When do you draw the line with getting new pets?

So, my almost 6 year old (he tells me that, he refuses to be “just five” any more) announced recently that he wants a gecko for a pet, for his birthday. He wants to get a terrarium, set it up and keep a gecko, or two, in there. 

I had less than normal pets as a child. I bred and kept stick insects at school (any of my old school mates reading this will fondly remember my stick insect years, I am sure) and also looked after the school garter snake, named Gerald, and was allowed to take him home for holidays and carried him around in my shirt pocket, where he would pop his head out, and scare random people who were near me. We also had cats, and fish, and my brother had gerbils. 

Our current household includes two cats, (well, if you didn’t know that, you are clearly new to this blog) some fish, a hamster called Pipsy, and a Giant African Land snail called Albert. This seems like a fair number of pets, for one family, and whilst I love them, all, and take on my fair share of responsiblity for their care, I just can’t see how we can manage another pet, as sad as I know saying no, to my lovely boy will be. Most of the time, our pet family is very manageable, and we cope, but when we go on holiday we have to make sure that someone is looking after the cats (stopping them from having wild parties whilst we are away, ahem) and the hamster, as well as the snail and fish. Not always as easy as it sounds but part of the consideration you need to make when you get a pet, is to plan for holidays and being away.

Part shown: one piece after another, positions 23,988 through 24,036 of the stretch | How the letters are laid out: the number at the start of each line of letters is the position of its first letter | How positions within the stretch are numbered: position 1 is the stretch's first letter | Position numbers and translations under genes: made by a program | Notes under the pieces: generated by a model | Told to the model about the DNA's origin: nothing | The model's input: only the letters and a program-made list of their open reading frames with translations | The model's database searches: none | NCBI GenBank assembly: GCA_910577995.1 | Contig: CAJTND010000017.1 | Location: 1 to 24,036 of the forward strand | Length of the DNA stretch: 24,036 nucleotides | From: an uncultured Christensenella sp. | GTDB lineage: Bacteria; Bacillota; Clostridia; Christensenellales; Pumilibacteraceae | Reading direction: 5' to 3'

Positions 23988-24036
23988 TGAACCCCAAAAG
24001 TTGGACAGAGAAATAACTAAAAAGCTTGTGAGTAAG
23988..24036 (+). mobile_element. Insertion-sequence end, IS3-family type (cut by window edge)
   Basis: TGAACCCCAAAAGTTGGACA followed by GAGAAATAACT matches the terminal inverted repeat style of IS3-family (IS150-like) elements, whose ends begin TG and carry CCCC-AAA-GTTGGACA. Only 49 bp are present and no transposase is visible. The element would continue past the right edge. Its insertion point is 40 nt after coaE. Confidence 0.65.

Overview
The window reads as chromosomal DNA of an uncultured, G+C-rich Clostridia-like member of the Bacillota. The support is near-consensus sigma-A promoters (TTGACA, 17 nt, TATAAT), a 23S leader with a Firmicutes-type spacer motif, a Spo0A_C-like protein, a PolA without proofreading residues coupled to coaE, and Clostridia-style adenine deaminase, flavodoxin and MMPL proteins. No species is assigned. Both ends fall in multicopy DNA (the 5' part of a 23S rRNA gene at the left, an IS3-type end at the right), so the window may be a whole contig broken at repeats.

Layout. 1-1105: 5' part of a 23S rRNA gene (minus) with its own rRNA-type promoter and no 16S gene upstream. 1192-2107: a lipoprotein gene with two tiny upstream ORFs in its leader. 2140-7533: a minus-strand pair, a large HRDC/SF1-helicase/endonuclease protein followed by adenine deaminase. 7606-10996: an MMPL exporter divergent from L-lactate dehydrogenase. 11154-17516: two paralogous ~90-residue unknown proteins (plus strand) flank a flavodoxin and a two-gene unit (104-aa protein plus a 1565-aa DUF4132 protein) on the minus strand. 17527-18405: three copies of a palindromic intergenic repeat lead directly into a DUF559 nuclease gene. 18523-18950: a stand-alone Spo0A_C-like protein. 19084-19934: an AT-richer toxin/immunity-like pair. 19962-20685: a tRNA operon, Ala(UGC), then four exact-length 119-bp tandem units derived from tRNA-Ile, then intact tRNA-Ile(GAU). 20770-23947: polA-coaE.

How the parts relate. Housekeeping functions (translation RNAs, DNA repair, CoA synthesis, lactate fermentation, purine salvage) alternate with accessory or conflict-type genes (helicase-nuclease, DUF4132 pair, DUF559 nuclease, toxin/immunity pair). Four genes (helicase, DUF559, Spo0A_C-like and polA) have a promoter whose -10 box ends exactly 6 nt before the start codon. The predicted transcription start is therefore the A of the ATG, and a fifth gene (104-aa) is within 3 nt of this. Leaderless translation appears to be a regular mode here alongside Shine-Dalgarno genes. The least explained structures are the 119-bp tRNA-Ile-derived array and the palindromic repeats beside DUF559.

Geckos, from what I remember from my childhood in Bangkok, are not really “pets”. To me they are wild animals, a lizard that isn’t really something children could play with. They move fast, and I think are quite sensitive and high maintenance. They need to be fed live insects (which I am not sure i can stomach) and require a specialist tank, kept at a precise temperature. They also can live for quite a long time as pets, which is fine, but the life expectancy of a pet needs to be something you think about before you get your pet, because you do need to know that your pet may be with you for a long time, and will need care for it’s lifetime and that you are up to the job, within the constraints of your life.

In short, I am not sure that I am up to the job of being mum to a gecko, as well as everything else we have going on, in our lives and I am not sure how to persuade my small son that it really isn’t practical or sensible. He really does want a gecko, and promises me he will love and look after it, but I just am not convinced. Unless someone can convince me that my reservations are unjustified? Am I being silly and a mean mum?

Maybe I can persuade him to get stick insects instead, I could manage those… 😉



Posted in Pet's Corner and tagged being a good pet owner, pet care.


  1. You certainly do already have an interesting array of animals and no, I do not think you are being mean not allowing your son to have a gecko. He may not believe you at first but I think if you explain firmly enough why you have made this decision it will be a valuable life lesson for him.
    I look forward to seeing if a new stick insect makes an appearance on #AnimalTales any time soon though!

  2. no you’re not being a mean mum, I’ve only ever had pets for me, not the kids, who of course have benefited greatly from having them around, it’s about what I can manage and am prepared to pay for, not what they want with the knowledge that the novelty may wear off and I’m landed with an animal I don’t wish to care both, but would not be able to get rid off as I see animals as a commitment and not something to discard if I get fed up with it

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